Incentives for the Human Resources Initiative for Science Careers

German U15 expressly welcomes the coalition's resolution, “Powering Innovation, Accelerating the Transfer of Technology.” In particular graduates of research-intensive universities contribute strongly to the innovative power of our country. This especially pertains to junior researchers (particularly during and after their doctoral studies), who foster the development of our society through their expert knowledge and their intellectual capacities. Because they contribute immensely to the innovative dynamics of Germany's research and technology centers, junior researchers necessitate special support through scientific institutions as well as through politics. 


U15 assumes the following goals for sponsorship of junior researchers geared towards the future:

  • To offer equal opportunities for starting a career in research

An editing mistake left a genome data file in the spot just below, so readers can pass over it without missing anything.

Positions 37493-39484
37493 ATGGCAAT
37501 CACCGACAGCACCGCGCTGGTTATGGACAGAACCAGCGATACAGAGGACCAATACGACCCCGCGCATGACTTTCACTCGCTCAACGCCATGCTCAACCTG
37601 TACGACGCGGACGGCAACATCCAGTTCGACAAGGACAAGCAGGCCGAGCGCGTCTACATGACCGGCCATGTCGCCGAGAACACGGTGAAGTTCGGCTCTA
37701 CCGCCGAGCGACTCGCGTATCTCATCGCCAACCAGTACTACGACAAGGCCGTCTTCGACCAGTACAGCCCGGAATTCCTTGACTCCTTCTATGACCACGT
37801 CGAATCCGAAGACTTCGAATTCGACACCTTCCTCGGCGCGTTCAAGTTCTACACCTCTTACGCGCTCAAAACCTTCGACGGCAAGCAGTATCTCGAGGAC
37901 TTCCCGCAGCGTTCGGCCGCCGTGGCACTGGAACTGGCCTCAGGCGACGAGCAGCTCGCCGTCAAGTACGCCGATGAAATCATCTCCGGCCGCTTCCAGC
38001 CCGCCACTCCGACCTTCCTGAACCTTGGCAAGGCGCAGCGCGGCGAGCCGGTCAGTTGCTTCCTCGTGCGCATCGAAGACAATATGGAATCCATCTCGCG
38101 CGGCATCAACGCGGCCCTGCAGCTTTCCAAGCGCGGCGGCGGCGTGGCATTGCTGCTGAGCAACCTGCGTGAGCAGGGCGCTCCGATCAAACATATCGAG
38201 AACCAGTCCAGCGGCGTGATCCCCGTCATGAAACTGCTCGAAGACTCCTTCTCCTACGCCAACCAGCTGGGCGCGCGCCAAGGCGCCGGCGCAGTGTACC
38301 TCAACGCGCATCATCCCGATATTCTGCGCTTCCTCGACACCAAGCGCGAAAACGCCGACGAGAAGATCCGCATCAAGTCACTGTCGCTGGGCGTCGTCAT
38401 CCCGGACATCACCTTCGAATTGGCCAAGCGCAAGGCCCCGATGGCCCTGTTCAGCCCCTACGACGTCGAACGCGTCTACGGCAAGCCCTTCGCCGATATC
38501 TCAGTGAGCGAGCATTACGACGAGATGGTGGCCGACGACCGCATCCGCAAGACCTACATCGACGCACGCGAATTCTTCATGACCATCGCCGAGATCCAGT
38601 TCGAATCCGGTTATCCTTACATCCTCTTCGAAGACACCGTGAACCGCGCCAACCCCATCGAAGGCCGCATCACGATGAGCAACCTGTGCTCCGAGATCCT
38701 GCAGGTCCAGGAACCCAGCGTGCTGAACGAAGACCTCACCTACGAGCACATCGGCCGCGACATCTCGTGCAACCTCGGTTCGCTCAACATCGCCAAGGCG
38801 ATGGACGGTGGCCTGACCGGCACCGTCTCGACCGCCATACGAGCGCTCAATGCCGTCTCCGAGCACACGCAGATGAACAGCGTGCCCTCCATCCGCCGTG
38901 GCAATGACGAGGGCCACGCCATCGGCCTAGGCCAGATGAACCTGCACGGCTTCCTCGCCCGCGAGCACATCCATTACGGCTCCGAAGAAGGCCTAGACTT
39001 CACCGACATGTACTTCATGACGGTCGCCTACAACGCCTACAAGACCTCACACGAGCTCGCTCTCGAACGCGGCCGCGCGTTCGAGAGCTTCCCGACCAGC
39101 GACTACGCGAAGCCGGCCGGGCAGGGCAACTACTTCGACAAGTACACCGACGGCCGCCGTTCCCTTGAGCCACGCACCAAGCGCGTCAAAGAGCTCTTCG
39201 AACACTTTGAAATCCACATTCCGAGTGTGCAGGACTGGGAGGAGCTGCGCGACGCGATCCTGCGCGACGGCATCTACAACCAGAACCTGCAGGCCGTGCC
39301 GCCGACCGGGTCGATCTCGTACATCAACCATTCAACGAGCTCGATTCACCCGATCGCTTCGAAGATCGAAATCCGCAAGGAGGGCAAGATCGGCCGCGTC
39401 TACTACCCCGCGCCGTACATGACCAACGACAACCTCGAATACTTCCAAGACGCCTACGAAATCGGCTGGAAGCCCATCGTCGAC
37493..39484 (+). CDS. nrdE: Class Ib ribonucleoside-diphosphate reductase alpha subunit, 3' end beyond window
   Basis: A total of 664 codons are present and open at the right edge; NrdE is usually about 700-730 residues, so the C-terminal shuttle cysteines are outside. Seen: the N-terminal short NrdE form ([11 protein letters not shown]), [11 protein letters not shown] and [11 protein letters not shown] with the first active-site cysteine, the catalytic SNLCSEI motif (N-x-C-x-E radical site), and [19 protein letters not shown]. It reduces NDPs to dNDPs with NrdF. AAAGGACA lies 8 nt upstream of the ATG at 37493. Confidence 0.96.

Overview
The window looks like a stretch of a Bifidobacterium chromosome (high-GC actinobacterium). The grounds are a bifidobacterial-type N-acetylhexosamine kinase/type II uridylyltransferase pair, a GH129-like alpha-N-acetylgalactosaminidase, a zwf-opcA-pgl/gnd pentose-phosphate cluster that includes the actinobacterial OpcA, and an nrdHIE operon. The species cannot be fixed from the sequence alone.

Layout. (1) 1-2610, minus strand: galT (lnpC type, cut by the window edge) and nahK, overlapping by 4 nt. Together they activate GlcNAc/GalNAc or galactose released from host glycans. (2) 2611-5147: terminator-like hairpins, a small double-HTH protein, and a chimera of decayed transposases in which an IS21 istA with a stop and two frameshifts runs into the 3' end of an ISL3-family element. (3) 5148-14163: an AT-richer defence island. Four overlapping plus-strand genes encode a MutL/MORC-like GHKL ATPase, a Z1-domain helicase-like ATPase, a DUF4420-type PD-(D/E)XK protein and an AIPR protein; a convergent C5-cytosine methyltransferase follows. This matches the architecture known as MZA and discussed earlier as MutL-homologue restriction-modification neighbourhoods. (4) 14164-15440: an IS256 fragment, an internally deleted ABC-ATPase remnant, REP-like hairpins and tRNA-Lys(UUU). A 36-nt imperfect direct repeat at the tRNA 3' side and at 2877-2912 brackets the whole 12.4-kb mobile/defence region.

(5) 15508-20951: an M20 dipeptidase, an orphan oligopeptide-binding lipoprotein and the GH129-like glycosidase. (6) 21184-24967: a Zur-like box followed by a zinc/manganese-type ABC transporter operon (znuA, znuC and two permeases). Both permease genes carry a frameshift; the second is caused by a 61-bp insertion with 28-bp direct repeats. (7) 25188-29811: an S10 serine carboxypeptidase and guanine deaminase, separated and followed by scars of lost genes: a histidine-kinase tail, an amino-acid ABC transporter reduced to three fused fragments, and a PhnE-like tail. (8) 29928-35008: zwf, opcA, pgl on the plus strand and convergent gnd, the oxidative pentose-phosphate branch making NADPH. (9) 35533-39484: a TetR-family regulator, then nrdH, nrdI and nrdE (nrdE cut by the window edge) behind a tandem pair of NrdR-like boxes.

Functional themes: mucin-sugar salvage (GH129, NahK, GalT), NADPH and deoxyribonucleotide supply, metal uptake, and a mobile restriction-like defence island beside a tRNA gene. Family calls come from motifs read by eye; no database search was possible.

• To create stable future outlooks for top-qualified candidates
  • To be based on transparent and compulsory criteria for success
  • To open up a variety of career paths and possibilities


In order to reach these goals, a specialized federal-state combined program is needed, that would regulate the financial framework for a sustainable, long-term funding program, rather than one functioning only on a short-term basis. In this view, we welcome the negotiations that have already begun to take place between the federal government and the states. In order to reach these goals, the universities themselves must also adjust their staff development prospects appropriately and remain aware of their responsibility to goal-oriented career development. To this end, U15 is currently working on cooperative projects, trainings and conventions.

The coalition's plan to improve the opportunities and predictability of research careers by continuing the Excellence Initiative through “equal integration...of the promotion of junior researchers and the development of predictable career paths” as well as through a human resources initiative is, from the perspective of research-intensive universities, a fundamentally welcome step. 


U15 believes that the following standards should be considered for future planning: